Description of the Interaction of Liquid Layer and Flue Gas Flow on the Walls and Inserts of Flue Gas Desulphurisation Plant Scrubbers
Project Number 304
Often, power plant technology relies on wet scrubbers for exhaust gas cleaning, which absorb SO2 in aqueous solution. To this end, the scrubbing liquid in the flue gas desulphurisation plant is atomised by means of numerous nozzles. In view of the ever more ambitious legal limit values of sulphur dioxide emissions and growing co-firing in power plants, flue gas desulphurisation plant scrubbers are reaching their capacity limits. A potential optimisation source is the absorption room with its nozzles and inserts.
Knowledge of the two-phase flow behaviour in a flue gas desulphurisation plant scrubber facilitates purposeful arrangement of nozzles and the installation of ring-shaped guiding elements on the scrubber wall (so-called wall rings) to control the flow in the flue gas desulphurisation plant scrubbers. Simulations using CFD (computational fluid dynamics) programs considerably improve the understanding of flow processes.
The previous research projects "Fluid Dynamics within FGD Plants" (202), "Optimization of Spray Nozzles in Flue Gas Scrubbers“ (230) and "Flow Correlated Positioning of Spray Nozzles in Flue Gas Scrubbers" (263) have yielded basic findings regarding the two-phase flow behaviour and the applicability of different nozzle arrangements, which were implemented in a commercial CFD program.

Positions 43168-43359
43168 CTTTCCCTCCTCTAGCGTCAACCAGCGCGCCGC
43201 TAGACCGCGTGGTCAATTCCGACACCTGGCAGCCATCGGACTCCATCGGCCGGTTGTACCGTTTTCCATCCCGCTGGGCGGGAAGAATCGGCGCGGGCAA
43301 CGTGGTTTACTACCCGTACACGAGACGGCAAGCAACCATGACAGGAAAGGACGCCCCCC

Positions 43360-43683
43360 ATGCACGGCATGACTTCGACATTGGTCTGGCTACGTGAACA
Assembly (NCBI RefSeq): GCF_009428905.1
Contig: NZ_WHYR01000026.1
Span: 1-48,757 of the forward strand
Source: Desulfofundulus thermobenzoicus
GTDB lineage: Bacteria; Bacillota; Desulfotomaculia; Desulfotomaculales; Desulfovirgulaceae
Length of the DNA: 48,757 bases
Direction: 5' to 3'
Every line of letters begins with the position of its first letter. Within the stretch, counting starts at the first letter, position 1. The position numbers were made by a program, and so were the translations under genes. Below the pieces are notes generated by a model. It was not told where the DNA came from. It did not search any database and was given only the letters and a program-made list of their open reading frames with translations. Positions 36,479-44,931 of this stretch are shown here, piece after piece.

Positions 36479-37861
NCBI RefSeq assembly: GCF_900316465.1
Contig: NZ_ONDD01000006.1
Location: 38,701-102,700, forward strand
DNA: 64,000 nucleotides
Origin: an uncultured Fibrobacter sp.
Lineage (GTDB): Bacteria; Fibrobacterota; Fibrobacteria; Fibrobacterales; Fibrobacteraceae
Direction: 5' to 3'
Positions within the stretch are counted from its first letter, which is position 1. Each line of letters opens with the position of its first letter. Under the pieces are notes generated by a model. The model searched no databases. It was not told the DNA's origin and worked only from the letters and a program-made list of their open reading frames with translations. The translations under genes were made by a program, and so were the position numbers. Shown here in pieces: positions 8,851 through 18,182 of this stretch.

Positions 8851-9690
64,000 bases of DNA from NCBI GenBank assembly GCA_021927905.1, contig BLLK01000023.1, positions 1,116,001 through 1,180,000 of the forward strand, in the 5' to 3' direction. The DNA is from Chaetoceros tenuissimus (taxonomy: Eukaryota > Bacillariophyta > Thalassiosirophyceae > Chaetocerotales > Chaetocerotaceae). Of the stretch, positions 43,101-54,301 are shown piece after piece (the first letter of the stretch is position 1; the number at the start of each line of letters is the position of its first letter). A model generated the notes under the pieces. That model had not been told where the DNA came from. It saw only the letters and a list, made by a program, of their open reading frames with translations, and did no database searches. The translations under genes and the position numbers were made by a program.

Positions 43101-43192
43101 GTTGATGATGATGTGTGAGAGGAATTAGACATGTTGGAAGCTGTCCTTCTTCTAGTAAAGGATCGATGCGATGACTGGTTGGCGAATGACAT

A considerable portion of up to 30 % of the sprayed scrubbing suspension forms a liquid layer along the scrubber wall, which has not been included in the considerations to date. Hence, the research project as applied is aimed at determining the influence of the liquid layer in SO2 flue gas desulphurisation plant scrubbers of fossil-fuelled power plants and implement them in a simulation environment.
On this basis the occurring flow can be described in more detail. The liquid layer has a considerable influence also with regard to the evaluation of scrubber inserts (e.g. wall rings). These wall rings do not only serve to deflect the gas flow from the scrubber wall but also to disperse the film flowing down the wall. This can be of relevance for evaluating the wall ring in terms of its operation and the resulting pressure loss. This project is aimed at identifying the opportunities for presenting the liquid film on the scrubber wall and subsequently incorporating them into the commercial CFD program CFX of Ansys Inc.
The project will be carried out from August 2007 till July 2008 under the guidance of Claudia Bautsch of the Department of Environmental Engineering at the Dortmund University. The Working Group "Flue Gas Cleaning Technology" will support the investigations.